By Joanne Niswander
I've been traveling again, which leads to another column for any of you interested in another part of the world.
Not across the equator this time, but at the far eastern end of our time zone - Maine. Many of you have visited that state, and I suspect that most of your trips have taken place during Maine's glorious, but short, vacation season.
Summer offers cool ocean breezes, scenic vistas, and cheap lobster dinners. Fall offers a riot of color that's hard to beat. But I was there to experience the end of Maine's winter and the beginning of spring's "mud season." Not the prettiest, or most desirable, time of year in the far northeast.
I've been to Maine many times - my daughter Kay and her family have lived there for more than 20 years - but this time I went for a different purpose. It was the call of motherly duty that took me there while Kay underwent, then recuperated from, total knee surgery.
So on this trip, I looked at Maine with a different set of eyes and ears. Here are some of the things I gleaned while there: The old time Mainers - the ones who speak with an accent so thick that it is sometimes difficult to understand - are becoming fewer and farther between. But they're still there, and it's delightful to listen to their conversations.
The winter sun comes up awfully early on the eastern side of our time zone. No sleeping in when the sun shines in your window at 6 a.m. And, although Maine isn't nearly as far north as Alaska and the Yukon, one definitely notices the extra-long days, even in early spring.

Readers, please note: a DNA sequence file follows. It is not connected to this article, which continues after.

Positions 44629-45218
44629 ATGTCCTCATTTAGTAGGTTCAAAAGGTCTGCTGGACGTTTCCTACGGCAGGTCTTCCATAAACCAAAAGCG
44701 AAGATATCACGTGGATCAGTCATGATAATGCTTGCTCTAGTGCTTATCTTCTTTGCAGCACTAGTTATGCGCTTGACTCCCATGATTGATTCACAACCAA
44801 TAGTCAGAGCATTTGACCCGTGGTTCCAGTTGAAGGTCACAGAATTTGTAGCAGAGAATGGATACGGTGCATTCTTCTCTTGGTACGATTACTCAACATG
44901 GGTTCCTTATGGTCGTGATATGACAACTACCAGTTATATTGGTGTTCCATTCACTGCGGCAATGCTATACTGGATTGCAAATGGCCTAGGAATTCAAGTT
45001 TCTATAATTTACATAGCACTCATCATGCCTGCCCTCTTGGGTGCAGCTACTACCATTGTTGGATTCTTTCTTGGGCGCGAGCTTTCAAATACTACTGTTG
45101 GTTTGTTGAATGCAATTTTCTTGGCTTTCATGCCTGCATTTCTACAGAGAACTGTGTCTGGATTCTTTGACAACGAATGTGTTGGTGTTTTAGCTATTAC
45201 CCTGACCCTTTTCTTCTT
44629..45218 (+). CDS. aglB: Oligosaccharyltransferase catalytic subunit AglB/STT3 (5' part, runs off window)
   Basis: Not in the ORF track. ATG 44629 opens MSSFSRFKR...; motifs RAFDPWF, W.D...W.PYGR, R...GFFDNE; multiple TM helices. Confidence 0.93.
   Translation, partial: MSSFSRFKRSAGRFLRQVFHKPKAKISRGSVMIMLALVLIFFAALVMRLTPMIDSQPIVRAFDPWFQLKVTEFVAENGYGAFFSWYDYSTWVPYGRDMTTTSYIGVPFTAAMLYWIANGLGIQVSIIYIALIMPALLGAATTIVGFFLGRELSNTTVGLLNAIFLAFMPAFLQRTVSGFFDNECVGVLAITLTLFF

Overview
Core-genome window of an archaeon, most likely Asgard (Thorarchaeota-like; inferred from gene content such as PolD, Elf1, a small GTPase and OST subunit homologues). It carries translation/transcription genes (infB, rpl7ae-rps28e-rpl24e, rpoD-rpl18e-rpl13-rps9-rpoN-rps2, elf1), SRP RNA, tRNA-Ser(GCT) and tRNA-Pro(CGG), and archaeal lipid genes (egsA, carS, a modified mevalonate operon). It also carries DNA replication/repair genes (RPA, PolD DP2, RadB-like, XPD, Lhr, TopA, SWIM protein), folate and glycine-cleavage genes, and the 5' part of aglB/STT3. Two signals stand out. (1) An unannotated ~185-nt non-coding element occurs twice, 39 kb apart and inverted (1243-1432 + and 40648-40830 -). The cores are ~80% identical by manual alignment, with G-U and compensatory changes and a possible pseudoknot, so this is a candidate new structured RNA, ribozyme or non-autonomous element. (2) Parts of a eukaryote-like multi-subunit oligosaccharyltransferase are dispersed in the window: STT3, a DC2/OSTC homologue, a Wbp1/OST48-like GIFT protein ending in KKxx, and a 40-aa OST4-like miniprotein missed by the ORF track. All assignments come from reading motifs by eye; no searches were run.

Being a fashion plate takes a back seat to comfort and utility in mid-coast Maine. A pair of jeans and a flannel shirt, or a bulky-knit sweater, are the fashion everywhere and for everyone at this time of the year (except on the sunny days where the sweater is just too heavy). Bulky coats? Only if you're working outside or expect to be out for longer than five minutes.
There is an image of Mainers as being "standoffish" and cold to outsiders. But, in my daughter's community there seems to be a lot of neighbor-helping-neighbor-helping-someone-else. Maybe it's because Kay and Dan have always been good neighbors themselves. Maybe it's because Thomaston is a small town. Maybe it's a lot of other reasons.
Anyway, we had some delicious meals brought in by friends when Kay first came home from the hospital, and we enjoyed visitors stopping by.
You may have read about Maine's April Fool's Day snow. Yes, it's true - we had an all-day snowfall of at least 10 inches on April 1. Wet, heavy snow that closed schools (again) and gave my son-in-law another excuse to get out his truck with the snow blade and dig all the neighbors out. By next morning, the snow was still on the ground and in the trees but the roads were clear - Maine is prepared for such occurrences.
For you singers, I have a suggestion for a new kind of outreach service (at least, it's one I hadn't heard of before). My daughter is part of a singing hospice group. This group of about a dozen singers gets together twice a month to practice all styles of hymns and songs, then go to homes or hospitals (when asked) to sing for hospice patients.
I got to sit in on one of their rehearsals and was impressed with the quality of their singing as well as their dedication to a new kind of service. Maybe it can catch on here.
So, that's your travelogue on Maine in late winter/early spring. You'll find good people there at any time. But the season could be improved on. Try July.